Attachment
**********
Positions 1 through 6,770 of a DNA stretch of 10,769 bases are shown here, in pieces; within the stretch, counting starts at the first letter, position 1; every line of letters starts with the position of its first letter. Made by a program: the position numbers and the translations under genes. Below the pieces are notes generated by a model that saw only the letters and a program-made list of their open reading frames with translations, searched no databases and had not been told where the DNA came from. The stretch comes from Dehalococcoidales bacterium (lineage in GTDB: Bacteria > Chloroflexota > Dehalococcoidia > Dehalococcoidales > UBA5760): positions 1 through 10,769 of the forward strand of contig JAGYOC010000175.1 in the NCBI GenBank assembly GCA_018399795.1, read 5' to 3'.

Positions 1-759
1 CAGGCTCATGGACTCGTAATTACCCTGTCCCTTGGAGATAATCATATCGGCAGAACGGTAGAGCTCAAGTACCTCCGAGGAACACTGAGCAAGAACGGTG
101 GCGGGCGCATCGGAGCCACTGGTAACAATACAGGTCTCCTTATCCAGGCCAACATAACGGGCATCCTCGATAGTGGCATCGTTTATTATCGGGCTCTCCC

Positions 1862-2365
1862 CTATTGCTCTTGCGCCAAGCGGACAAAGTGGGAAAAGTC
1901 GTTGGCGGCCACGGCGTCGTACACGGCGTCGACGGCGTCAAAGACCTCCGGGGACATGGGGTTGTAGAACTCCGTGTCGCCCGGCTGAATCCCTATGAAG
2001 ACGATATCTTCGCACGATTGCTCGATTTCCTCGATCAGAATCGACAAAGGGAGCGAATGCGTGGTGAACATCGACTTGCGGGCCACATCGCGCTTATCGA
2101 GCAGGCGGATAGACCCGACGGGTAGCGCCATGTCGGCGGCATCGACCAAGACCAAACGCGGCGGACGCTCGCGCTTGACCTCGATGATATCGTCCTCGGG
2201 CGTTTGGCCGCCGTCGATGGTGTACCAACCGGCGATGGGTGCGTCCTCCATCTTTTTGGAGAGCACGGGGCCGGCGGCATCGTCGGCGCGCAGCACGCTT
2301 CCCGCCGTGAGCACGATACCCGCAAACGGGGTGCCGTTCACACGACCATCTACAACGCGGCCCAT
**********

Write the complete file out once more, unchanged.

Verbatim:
Positions 1 through 6,770 of a DNA stretch of 10,769 bases are shown here, in pieces; within the stretch, counting starts at the first letter, position 1; every line of letters starts with the position of its first letter. Made by a program: the position numbers and the translations under genes. Below the pieces are notes generated by a model that saw only the letters and a program-made list of their open reading frames with translations, searched no databases and had not been told where the DNA came from. The stretch comes from Dehalococcoidales bacterium (lineage in GTDB: Bacteria > Chloroflexota > Dehalococcoidia > Dehalococcoidales > UBA5760): positions 1 through 10,769 of the forward strand of contig JAGYOC010000175.1 in the NCBI GenBank assembly GCA_018399795.1, read 5' to 3'.

Positions 1-759
1 CAGGCTCATGGACTCGTAATTACCCTGTCCCTTGGAGATAATCATATCGGCAGAACGGTAGAGCTCAAGTACCTCCGAGGAACACTGAGCAAGAACGGTG
101 GCGGGCGCATCGGAGCCACTGGTAACAATACAGGTCTCCTTATCCAGGCCAACATAACGGGCATCCTCGATAGTGGCATCGTTTATTATCGGGCTCTCCC

Positions 1862-2365
1862 CTATTGCTCTTGCGCCAAGCGGACAAAGTGGGAAAAGTC
1901 GTTGGCGGCCACGGCGTCGTACACGGCGTCGACGGCGTCAAAGACCTCCGGGGACATGGGGTTGTAGAACTCCGTGTCGCCCGGCTGAATCCCTATGAAG
2001 ACGATATCTTCGCACGATTGCTCGATTTCCTCGATCAGAATCGACAAAGGGAGCGAATGCGTGGTGAACATCGACTTGCGGGCCACATCGCGCTTATCGA
2101 GCAGGCGGATAGACCCGACGGGTAGCGCCATGTCGGCGGCATCGACCAAGACCAAACGCGGCGGACGCTCGCGCTTGACCTCGATGATATCGTCCTCGGG
2201 CGTTTGGCCGCCGTCGATGGTGTACCAACCGGCGATGGGTGCGTCCTCCATCTTTTTGGAGAGCACGGGGCCGGCGGCATCGTCGGCGCGCAGCACGCTT
2301 CCCGCCGTGAGCACGATACCCGCAAACGGGGTGCCGTTCACACGACCATCTACAACGCGGCCCAT